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  >> Mobile Broadband (3G, 4G, 5G etc)


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Anonymous
(Unregistered)Wed 17-Nov-10 09:58:59
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Re: How "Always On" can a Mobile Broadband connection be?


[re: simoneves] [link to this post]
 
My own fixed "mobile broadband" has been permanently on for the past 18 months!

I work from home out in sticks amongst the Lancashire hills and opted for a mobile broadband service since BT wanted to charge in the order of £2,000 to run a line plus poles and even then wouldn't be able to offer more 05-1Mbps!

Three is my service provider.

The installation consists of a carefully aligned loft mounted panel antenna pointing down the valley to a mast just over four miles away, which feeds an E122 dongle connected to a D100 router hard wired via Ethernet to the office computers and providing a WiFi connection for the rest of the house.

I get a near consistent 5.5 - 6 Mbps download connection and 1.59 Mbps upstream (the latter being the maximum the Three network supports currently.

Since part of my work is news related and I frequently have need to appear in camera at the drop of a hat, I've used this installation very many times to feed in to the likes of the BBC, CNN and Al Jazeera using Skype.

Incidentally, the entire business operation here runs on cellular only connections and I've also installed a similarly arranged antenna and 3G/GSM booster for 02 which gives perfect phone reception in the house, office and grounds.

The above offered to show that with some ingenuity and a minimal cash outlay, even the most difficult operational conditions can be overcome.

Incidentally, my data and voice communication costs rarely exceed £70 a month.
Standard User adamtemp
(experienced) Wed 17-Nov-10 10:34:07
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Re: How "Always On" can a Mobile Broadband connection be?


[re: Anonymous] [link to this post]
 
the use in the uk of a non approved 3g/gsm booster is against uk law wireless telegraphy act a good job you posted as an annon. O2 has no approved devices.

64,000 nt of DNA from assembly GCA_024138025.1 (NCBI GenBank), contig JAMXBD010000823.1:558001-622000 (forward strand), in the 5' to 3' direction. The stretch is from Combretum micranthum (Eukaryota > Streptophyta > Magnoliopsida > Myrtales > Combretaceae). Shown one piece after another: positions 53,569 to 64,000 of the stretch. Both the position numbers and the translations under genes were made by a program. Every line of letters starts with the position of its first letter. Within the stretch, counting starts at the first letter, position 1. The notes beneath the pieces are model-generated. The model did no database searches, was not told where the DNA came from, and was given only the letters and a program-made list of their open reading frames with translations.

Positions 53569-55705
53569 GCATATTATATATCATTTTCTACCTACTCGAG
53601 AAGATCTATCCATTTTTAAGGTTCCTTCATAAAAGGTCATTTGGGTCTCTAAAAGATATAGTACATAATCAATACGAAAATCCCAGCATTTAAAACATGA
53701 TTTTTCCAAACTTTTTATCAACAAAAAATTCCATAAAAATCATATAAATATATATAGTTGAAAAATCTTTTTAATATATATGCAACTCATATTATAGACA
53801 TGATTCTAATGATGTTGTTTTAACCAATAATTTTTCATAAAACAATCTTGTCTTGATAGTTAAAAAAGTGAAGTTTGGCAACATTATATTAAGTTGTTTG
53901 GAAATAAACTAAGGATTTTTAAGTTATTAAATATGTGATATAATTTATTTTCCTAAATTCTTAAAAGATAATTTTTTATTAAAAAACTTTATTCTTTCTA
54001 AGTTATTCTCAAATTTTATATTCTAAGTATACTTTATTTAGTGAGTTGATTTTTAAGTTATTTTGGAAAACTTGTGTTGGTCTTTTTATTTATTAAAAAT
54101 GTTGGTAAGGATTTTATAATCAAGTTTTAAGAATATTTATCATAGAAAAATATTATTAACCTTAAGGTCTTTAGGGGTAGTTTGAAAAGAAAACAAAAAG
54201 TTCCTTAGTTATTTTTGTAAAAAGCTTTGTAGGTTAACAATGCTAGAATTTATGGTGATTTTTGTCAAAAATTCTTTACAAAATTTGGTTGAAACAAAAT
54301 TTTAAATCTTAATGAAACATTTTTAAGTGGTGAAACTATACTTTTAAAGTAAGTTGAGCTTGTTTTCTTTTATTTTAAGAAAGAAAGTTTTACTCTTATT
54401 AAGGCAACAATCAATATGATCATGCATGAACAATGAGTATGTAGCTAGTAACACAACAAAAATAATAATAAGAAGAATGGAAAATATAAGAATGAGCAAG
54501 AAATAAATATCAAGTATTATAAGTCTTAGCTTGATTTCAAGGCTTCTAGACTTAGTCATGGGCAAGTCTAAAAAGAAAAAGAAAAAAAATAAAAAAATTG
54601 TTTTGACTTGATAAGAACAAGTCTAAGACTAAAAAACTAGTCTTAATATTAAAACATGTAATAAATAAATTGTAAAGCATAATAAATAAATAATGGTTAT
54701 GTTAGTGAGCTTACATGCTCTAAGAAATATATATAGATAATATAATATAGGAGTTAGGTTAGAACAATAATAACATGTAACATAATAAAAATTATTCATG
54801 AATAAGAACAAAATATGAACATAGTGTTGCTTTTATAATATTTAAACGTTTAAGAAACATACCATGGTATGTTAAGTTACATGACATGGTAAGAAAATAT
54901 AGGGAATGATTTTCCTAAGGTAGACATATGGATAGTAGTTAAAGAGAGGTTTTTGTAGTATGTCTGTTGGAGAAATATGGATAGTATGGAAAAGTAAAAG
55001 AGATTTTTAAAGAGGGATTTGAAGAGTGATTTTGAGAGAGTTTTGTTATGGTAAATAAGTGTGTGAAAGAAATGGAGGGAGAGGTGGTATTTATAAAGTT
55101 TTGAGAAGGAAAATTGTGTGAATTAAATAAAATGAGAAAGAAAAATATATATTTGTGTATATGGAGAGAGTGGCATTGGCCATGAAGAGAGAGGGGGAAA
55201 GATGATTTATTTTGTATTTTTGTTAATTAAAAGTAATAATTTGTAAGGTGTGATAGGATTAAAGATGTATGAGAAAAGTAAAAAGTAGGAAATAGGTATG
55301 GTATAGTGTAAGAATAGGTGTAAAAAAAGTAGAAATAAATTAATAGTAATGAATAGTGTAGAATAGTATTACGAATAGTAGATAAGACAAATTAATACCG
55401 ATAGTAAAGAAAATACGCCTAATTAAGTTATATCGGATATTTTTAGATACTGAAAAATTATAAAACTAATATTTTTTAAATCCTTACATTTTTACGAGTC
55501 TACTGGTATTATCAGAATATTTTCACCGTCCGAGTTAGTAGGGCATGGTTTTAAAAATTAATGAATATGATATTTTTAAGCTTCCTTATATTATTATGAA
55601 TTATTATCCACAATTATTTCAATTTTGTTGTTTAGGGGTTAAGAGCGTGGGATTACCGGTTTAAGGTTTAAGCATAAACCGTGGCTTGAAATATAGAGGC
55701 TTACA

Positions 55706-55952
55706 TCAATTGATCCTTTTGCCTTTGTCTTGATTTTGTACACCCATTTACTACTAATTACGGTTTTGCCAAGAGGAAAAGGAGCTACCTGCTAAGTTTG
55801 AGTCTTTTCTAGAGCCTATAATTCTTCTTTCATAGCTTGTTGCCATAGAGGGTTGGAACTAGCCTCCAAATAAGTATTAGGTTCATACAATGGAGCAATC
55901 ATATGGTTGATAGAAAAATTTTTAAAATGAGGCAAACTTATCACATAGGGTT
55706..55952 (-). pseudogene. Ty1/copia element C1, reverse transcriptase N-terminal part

GLOBALNET now part of madasafish now part of plusnet With The same isp since 1995 ( now all part of BT)
Anonymous
(Unregistered)Wed 17-Nov-10 23:49:52
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Re: How "Always On" can a Mobile Broadband connection be?


[re: adamtemp] [link to this post]
 
My Orange BB (it's a dial up, to be honest) was OKish for a past year, but over the last month it's been all but unusable. Although I have good 3G signal, it immediately drops to GPRS, at even that at no more the 5Kb/s ! If it stays connected for more then 5 mins I am feeling very lucky !
Just downloading emails can take half a dozen attemots and 45 mins !!!
And it;'s the same even at 3 or 4 a.m. ....
[censored] is going on ?
Regards,
Martin


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Standard User bosie
(eat-sleep-adslguide) Thu 18-Nov-10 07:04:34
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Re: How "Always On" can a Mobile Broadband connection be?


[re: adamtemp] [link to this post]
 
I'm all for breaking the law on this. If we wait for authorities to legislate we will have a disadvantage to the rest of the world and also inhibit our freedom to live and work where we choose. Sometimes we need to force change when those in charge are letting us down (I'm thinking about the slow roll out of better technology in this country). Of course breaking the law also means facing the consequences if caught.

bosie
Standard User adamtemp
(experienced) Thu 18-Nov-10 08:29:40
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Re: How "Always On" can a Mobile Broadband connection be?


[re: adamtemp] [link to this post]
 
Link to relevant ofcom info http://stakeholders.ofcom.org.uk/enforcement/spectru...

Cellular enhancers / boosters / repeaters
In the UK the use of any radio transmitting device is required to be either licensed or specifically exempted from licensing under the Wireless Telegraphy Act 2006 (WT Act 2006). For mobile telephones, the use of the spectrum by the network operators is licensed to cover the use of transmitters and repeaters, while user devices (i.e. handsets) are covered by a general exemption.